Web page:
Netbook Generally a very small laptop computer without a CD/DVD drive built in.
Network Attached Storage Network Attached Storage (NAS) is a storage device attached to and accessed via the network. A NAS can be connected to by multiple computers and as such is an excellent method of sharing data.
Network hub See 'Hub'
Network switch See 'Switch'
OCR Optical Character Recognition (OCR) is a process that 'reads' the characters that are contained in a scanned image.
RAM Random Access Memory (RAM) is a collection of RAM chips which provides a computer, camera, or other electronic device with data storage. Generally RAM loses any data stored in it when the RAM is powered off. There are certain types of RAM which can retain information through power off to be used the next time the RAMM is powered on.
Router A device which separates two networks from each other. Traffic which needs to be moved from one of the two networks to the other is permitted to pass but usually has some rule(s) to meet in order to do so. For instance on a home router the one rule could be pass any traffic from the LAN side network to the WAN side network. A second rule could be only pass traffic from the WAN side network to the LAN side network if that traffic is in response to previous traffic sent (answer to an inquiry). In this way unsolicited traffic would simply be ignored.
SHCC Sterling Heights Computer Club
SIG Special Interest Group. A group of people with a common interest related to but not as broad as that of the main club.
Search engine A web site that allows you to search for web sites that reference the items you entered into the 'search for' field.
Snail Mail US Post Office mail, which is much slower than e-mail.
Solid State Disk SSD for short. A storage device built with the same memory technology as Thumb Drives but larger. However, instead of a USB interface solid state disk have an interface and shape exactly like a standard hard disk.
Switch A device that interconnects multiple network devices together. Each port of the switch runs independently of all other ports including speed, bi-direction, and flow. Multiple ports can receive data packets and other ports transmit other data packets simultaneously. The through speed of any one packet message set is dependant on only the receiving and transmitting ports. All other ports do not influence this transmission.
TCP/IP Transmission Control Protocol / Internet Protocol: TCP is a suite of various protocols to specify how various systems communicate. TCP/IP is one of these protocols which specifies the method systems on the internet communicate.
Terabyte A Terabyte or Tbyte is 1024 Gbytes of memory, 1,024 X 1,024 X 1,024 X 1,024 bytes = 1,099,511,627,776 bytes. As you can see 1.0 Tbyte is somewhat larger than 1,000,000,000,000 bytes. Many hard drive manufactures stretch a point and report the number of Tbytes on their hard drive as the number of trillions of bytes (1,000,000,000,000) rather than the true number of Tbytes (1,099,511,627,776).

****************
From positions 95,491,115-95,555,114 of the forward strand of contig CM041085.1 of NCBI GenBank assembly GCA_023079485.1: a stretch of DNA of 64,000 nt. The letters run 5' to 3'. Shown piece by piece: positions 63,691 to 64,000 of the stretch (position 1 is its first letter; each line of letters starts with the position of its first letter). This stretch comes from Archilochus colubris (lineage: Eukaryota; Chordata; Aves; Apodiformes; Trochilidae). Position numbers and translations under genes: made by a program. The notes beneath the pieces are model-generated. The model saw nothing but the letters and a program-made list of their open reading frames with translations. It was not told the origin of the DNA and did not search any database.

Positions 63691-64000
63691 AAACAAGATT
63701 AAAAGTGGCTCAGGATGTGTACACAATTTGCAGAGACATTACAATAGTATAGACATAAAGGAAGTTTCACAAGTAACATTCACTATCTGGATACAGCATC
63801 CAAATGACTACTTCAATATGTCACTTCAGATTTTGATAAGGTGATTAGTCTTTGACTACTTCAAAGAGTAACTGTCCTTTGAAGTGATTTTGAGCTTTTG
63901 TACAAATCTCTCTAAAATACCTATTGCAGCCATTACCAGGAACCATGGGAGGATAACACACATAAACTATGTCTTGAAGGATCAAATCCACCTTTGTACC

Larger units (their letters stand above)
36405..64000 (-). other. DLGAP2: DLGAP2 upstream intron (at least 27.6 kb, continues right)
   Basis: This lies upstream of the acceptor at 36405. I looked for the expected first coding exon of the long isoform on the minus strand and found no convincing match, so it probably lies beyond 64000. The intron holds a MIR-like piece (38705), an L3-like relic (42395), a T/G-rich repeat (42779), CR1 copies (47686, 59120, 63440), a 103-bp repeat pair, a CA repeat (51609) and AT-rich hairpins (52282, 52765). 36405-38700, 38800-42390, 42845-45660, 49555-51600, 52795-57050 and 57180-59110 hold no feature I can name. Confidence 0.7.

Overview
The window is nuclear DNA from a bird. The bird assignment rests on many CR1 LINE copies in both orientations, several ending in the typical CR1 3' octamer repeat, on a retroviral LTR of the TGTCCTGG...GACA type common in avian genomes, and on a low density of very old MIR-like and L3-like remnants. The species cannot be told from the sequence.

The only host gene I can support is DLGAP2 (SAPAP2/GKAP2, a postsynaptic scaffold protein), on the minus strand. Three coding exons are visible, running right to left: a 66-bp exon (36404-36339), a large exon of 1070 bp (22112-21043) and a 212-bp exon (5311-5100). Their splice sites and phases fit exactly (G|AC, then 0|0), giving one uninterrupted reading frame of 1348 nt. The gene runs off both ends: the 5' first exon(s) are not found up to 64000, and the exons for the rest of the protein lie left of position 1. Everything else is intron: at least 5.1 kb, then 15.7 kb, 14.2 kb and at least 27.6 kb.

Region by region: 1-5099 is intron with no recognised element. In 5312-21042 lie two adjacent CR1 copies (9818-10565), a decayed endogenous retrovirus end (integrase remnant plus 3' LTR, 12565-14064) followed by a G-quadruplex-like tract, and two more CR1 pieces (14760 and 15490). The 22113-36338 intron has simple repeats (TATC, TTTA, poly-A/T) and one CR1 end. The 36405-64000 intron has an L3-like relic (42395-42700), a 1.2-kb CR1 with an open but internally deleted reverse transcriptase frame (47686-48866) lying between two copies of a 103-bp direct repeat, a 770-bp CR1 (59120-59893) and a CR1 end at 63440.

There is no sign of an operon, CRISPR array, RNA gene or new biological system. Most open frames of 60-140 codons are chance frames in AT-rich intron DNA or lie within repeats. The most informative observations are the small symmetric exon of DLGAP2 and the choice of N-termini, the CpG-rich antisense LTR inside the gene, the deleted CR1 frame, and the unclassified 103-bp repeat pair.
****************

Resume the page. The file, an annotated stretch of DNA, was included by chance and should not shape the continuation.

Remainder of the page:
Thumb Drives A physically small device that contains memory attached to a USB interface. Currently thumb drives are available in memory size up to 128 Gbytes with 4 and 8 Gbytes being very common. Most Thumb Drives currently use USB 2.0 but they use various speed memory. As serial interfaces get faster Thumb drives will use those.
USB 1.1 Universal Serial Bus is a serial interface used for low to medium speed input / output (I/O) devices such a printers, scanners, and mice. The data transfer rate is 1.5 Mbits / second or 12 Mbits / second. This interface attempts to operate at the higher speed but if it can't reliably it automatically shifts to the lower speed. The 'full speed' of 12 Mbits / second is approximately 1.2 Mbytes / second. The first products appeared in 1996.
USB 2.0 Universal Serial Bus is a serial interface used to connect devices to computers. The maximum data transfer rate is 480 Mbits / second which is 40 times the USB 1.1 rate. At the time USB 2.0 was introduced it was faster than thumb drives could transfer data in and out of memory. USB 2.0 uses the same cables as USB 1.1 and is backwards compatible. The first products appeared in 2001.
USB 3.0 Universal Serial Bus is a serial interface used to connect devices to computers. The maximum data transfer rate is 4.8 Gbits / second which is 10 times USB 2.0 rate. USB 3.0 has a different connector and cable than earlier versions. The first products appeared in 2010.
USB 3.1 An upgrade to the USB 3.0 standard (also known as SuperSpeed USB) that boosts maximum theoretical data transfer speeds from 5 Gbps (Gigabits per second) in USB 3.0 to 10 Gbps in USB 3.1. There are actually two distinct USB 3.1 specifications at this time (2016). USB 3.1 Generation 1 was an initial upgrade to USB 3.0, but it is limited to 5 Gbps data transfer speeds, while the newer USB 3.1 Generation 2 is the spec that boosts data transfer speeds to the theoretical 10 Gbps.
WEP Wired Equivalent Privacy: the ...
WPA Wi-Fi Protected Access (2003), an improved data encryption standard replacing the previous WEP.
WPA2 Wi-Fi Protected Access II (2006) provides security and encryption for data transmissions and general computer connectivity and is a replacement for WPA. (Your router MUST include this WPA2 standard.)
WWW World Wide Web - The Internet!
Wireless access point A device that provides a connection point to the network for wireless type network interface cards (NICs). Typically wireless access points also include some security electronics which require the connecting device to provide some sort of authentication before being allowed to communicate through the wireless access point.
Yahoo! A search engine located on the Internet.
Zip drives Another name for "Thumb Drives".